INTERNATIONAL: Gender, Fragility and the Politics of Statebuilding

Tuesday, October 23, 2012
Clare Castillejo

Internationally supported statebuilding processes offer an opportunity to address engrained gender inequalities and develop a state that is accountable to women. However, international statebuilding support has so far been largely gender blind, with the result that such opportunities are often missed. This report examines how the international community can better integrate gender into its statebuilding support. In particular, it focuses on how international actors can promote the participation of women in the core politics of statebuilding, i.e. the negotiation of the political settlement, democratisation processes, the development of civil society's voice and engagement with informal power. It argues that international actors must develop a more political understanding of gender in fragile contexts, including how gender inequalities relate to broader power interests and patterns of fragility. It recommends that international actors promote women's participation in the most critical moments of statebuilding, combine support for institutional reform with measures to address the structural barriers to access faced by women, and support a broad and independent women's civil society that can engage with statebuilding processes. The report also calls on international actors to take greater risks in engaging with the informal institutions that play such a central role in perpetuating gender inequalities in fragile contexts.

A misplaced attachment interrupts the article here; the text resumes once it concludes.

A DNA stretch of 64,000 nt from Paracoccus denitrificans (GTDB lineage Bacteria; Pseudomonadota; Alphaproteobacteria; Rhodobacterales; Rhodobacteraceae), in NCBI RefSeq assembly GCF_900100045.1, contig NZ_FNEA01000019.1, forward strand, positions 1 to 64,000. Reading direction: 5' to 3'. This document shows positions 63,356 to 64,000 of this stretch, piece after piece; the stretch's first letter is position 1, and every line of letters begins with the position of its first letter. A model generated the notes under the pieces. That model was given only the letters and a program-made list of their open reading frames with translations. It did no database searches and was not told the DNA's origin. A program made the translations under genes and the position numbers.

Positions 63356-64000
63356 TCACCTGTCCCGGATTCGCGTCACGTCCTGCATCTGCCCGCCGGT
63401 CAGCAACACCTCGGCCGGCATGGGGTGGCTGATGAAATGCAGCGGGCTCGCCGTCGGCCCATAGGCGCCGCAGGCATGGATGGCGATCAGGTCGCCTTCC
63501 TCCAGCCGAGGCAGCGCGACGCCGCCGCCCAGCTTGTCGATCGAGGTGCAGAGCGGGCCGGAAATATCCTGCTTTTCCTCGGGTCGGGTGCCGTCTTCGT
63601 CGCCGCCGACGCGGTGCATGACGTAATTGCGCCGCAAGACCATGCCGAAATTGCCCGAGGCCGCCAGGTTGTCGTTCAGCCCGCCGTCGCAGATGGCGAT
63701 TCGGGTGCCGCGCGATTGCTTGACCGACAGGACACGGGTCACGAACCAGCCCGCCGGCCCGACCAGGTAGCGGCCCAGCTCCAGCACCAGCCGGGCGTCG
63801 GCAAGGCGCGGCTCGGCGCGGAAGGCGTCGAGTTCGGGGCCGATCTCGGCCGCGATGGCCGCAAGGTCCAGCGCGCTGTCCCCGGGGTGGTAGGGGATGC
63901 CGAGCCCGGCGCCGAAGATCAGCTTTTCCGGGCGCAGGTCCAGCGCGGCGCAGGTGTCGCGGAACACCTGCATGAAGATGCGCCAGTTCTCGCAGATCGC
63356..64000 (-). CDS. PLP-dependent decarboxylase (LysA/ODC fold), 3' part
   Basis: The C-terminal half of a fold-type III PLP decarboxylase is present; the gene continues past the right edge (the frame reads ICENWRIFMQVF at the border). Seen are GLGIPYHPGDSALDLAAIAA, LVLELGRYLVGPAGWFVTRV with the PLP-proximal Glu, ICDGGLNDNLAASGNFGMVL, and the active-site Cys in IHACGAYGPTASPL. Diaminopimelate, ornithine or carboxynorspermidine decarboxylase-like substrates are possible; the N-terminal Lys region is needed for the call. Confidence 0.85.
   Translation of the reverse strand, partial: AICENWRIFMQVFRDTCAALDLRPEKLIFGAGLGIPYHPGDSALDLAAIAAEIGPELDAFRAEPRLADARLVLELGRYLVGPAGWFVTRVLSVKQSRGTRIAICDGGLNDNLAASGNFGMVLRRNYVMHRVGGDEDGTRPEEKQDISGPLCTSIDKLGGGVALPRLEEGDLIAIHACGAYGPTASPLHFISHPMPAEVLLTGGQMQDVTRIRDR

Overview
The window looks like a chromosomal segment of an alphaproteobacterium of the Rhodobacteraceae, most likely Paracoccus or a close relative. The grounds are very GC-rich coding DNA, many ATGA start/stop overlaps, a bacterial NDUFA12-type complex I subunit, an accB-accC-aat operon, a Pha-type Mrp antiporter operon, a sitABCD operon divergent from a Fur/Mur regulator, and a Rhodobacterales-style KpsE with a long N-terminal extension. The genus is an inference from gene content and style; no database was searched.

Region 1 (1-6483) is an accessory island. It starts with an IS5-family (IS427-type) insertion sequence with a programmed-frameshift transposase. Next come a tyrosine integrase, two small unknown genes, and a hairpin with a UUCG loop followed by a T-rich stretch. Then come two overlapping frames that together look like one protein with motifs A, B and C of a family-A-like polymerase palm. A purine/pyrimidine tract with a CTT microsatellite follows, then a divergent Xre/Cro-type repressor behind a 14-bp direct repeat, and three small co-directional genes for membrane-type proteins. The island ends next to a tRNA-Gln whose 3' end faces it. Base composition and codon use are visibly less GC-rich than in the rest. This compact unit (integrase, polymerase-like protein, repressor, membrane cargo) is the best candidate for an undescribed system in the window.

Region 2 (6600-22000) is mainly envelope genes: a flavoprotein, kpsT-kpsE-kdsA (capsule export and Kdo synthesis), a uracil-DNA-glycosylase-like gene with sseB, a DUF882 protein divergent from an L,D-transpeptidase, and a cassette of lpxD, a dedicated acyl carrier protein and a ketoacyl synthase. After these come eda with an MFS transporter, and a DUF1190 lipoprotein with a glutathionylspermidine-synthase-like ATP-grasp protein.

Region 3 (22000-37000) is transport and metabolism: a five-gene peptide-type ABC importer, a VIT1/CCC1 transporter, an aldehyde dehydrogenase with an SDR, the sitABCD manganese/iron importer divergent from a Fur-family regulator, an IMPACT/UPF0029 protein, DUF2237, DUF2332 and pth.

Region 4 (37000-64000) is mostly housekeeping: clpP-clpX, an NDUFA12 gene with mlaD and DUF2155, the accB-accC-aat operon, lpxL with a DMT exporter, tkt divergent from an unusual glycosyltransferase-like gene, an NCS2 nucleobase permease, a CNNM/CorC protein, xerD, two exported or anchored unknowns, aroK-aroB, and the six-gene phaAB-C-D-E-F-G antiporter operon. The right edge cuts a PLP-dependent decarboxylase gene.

Fragile states tend to be characterised by high levels of gender inequality. Women are particularly disadvantaged by the poverty and insecurity, the weak institutions and services, and the dominance of informal power found in fragile states. Women's access to the state and influence over political decision-making also tend to be very limited in these contexts. Moreover, the extensive power of customary institutions in many fragile states can be a major obstacle to women's rights. Statebuilding processes, such as the renegotiation of the social contract, the redistribution of power and resources, and the reform of institutions can provide an opportunity to address suchgender inequalities. However, in order to realize this opportunity, women must be fully involved in the political processes that determine the statebuilding agenda. This report examines how international actors can best promote women's participation in the politics of statebuilding.